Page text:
The AKAA has expanded its vision to respond to accelerated problematic situations that strategically impact nations around the world and, in particular, the Muslim world; these include “demographic pressure, environmental degradation, globalisation, standardisation, ethnic tensions and migration, the crisis of the nation-state, the struggle for democracy and human rights” (Davidson, 1998:10). Therefore, awarded projects should include two main concepts: community rebuilding and the development of vernacular styles unique to their contexts. In this way, the Award has embraced a pluralistic approach that resists globalisation and affirms the principles of multiple modernities. In essence, it adopts a moderate position between the transatlantic debate about modernism, at one end, and the regional debates on authenticity, cultural continuity, and craftsmanship at the other. Accordingly, this new approach has been dubbed the “third way - the veritable multi-laned highway” (Davidson, 1998:12). The commitment to architectural pluralism has been represented in monographs such as Architecture and Polyphony: Building in the Islamic World Today (2004), edited by Philippa Baker. Of note is the assertion that “modernity has tended to re-evaluate and reify tradition. Architecture is susceptible to reification” (Schulze, 2004:141). Palpably, over the past decade, the discourse generated within the monographs has deepened and addressed various themes, including multiple modernities and homogenisation of representations (Sadria, 2009, 2012), the role of architecture in shaping the quality of life and plurality (Mostafavi, 2013, 2016), and shaping cities (al-Asad and Mehrotra, 2016); these are manifestations of the commitment of the Award to continue to expand the knowledge base of architecture as a profession and academic discipline.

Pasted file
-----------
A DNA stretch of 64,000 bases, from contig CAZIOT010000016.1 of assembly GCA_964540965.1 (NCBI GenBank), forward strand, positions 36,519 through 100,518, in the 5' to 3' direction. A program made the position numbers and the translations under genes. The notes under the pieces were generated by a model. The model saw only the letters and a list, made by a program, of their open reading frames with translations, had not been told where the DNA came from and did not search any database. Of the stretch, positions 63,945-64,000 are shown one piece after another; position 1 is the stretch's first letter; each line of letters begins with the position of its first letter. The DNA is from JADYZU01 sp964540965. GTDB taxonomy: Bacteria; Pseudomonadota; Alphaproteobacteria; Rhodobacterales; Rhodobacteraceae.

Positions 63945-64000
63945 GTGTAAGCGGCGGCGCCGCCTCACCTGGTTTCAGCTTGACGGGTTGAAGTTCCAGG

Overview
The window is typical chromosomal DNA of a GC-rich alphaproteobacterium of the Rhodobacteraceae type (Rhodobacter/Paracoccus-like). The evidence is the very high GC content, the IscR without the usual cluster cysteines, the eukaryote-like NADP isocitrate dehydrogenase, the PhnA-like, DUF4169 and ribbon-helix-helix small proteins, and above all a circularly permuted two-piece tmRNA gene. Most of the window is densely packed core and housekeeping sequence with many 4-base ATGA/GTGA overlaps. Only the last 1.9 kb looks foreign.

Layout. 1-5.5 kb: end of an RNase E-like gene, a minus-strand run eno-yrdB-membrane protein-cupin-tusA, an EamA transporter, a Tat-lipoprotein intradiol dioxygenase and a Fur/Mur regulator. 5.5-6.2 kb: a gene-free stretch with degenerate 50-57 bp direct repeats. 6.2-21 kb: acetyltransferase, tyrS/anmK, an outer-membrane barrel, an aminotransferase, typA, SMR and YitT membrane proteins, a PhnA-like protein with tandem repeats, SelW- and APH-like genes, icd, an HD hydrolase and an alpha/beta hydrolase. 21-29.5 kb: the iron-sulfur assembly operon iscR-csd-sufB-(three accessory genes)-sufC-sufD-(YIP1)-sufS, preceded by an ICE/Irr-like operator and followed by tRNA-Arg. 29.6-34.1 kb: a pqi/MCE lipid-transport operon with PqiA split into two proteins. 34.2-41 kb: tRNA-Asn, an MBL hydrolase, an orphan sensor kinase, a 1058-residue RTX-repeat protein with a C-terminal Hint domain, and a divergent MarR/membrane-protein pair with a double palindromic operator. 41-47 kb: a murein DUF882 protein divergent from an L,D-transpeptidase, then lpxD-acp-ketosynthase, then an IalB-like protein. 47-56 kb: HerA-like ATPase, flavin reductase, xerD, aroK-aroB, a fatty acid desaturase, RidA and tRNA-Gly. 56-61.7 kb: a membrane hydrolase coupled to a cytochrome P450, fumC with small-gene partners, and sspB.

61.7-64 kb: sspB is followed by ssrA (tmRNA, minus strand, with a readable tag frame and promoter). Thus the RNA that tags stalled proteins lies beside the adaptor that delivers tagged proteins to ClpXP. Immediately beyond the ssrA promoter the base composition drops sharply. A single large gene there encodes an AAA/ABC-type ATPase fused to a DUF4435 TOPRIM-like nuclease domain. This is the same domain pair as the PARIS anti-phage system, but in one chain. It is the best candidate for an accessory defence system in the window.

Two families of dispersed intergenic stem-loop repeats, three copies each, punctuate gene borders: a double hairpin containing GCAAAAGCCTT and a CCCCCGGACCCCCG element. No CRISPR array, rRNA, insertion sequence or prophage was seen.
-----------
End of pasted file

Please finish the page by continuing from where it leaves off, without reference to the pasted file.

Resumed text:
Collectively, the AKAA monographs, written and edited by practitioners, theorists, scholars, and intellectuals from both the Islamic and Western worlds, have produced lively debate and have had a profound influence on contemporary architectural discourse. More than thirty conference and seminar proceedings have been published; these highlight the role of architecture in producing ideals, values, and beliefs of Muslims in a tangible, recognisable, and interconnected way. The publications, articles, seminars, and workshops promote socially and culturally responsive urbanism, which can be achieved through upgrading, revitalisation, redevelopment, user participation, and the utilisation of appropriate technology. As such, the AKAA fosters formative and illuminating dialogue between professionals, decisionmakers, and academics, as well as students of architecture and young professionals on vital development problems that are of concern to various communities in specific situations. The Award publicises its policies, values, and points of interest by means of events and publications; these have become part of the Aga Khan Foundation’s tangible legacy and are essential components of global deliberations on historical and contemporary architecture. Due to the efforts of the Aga Khan Award, architectural communities, at international and local levels, have become more aware of issues like social architecture, stakeholder participation, squatter settlements, and environmental and cultural impact, indeed pertinent and pressing issues and problems that, as a rule, are not traditionally celebrated, supported, respected, or recognised by mainstream architectural practice.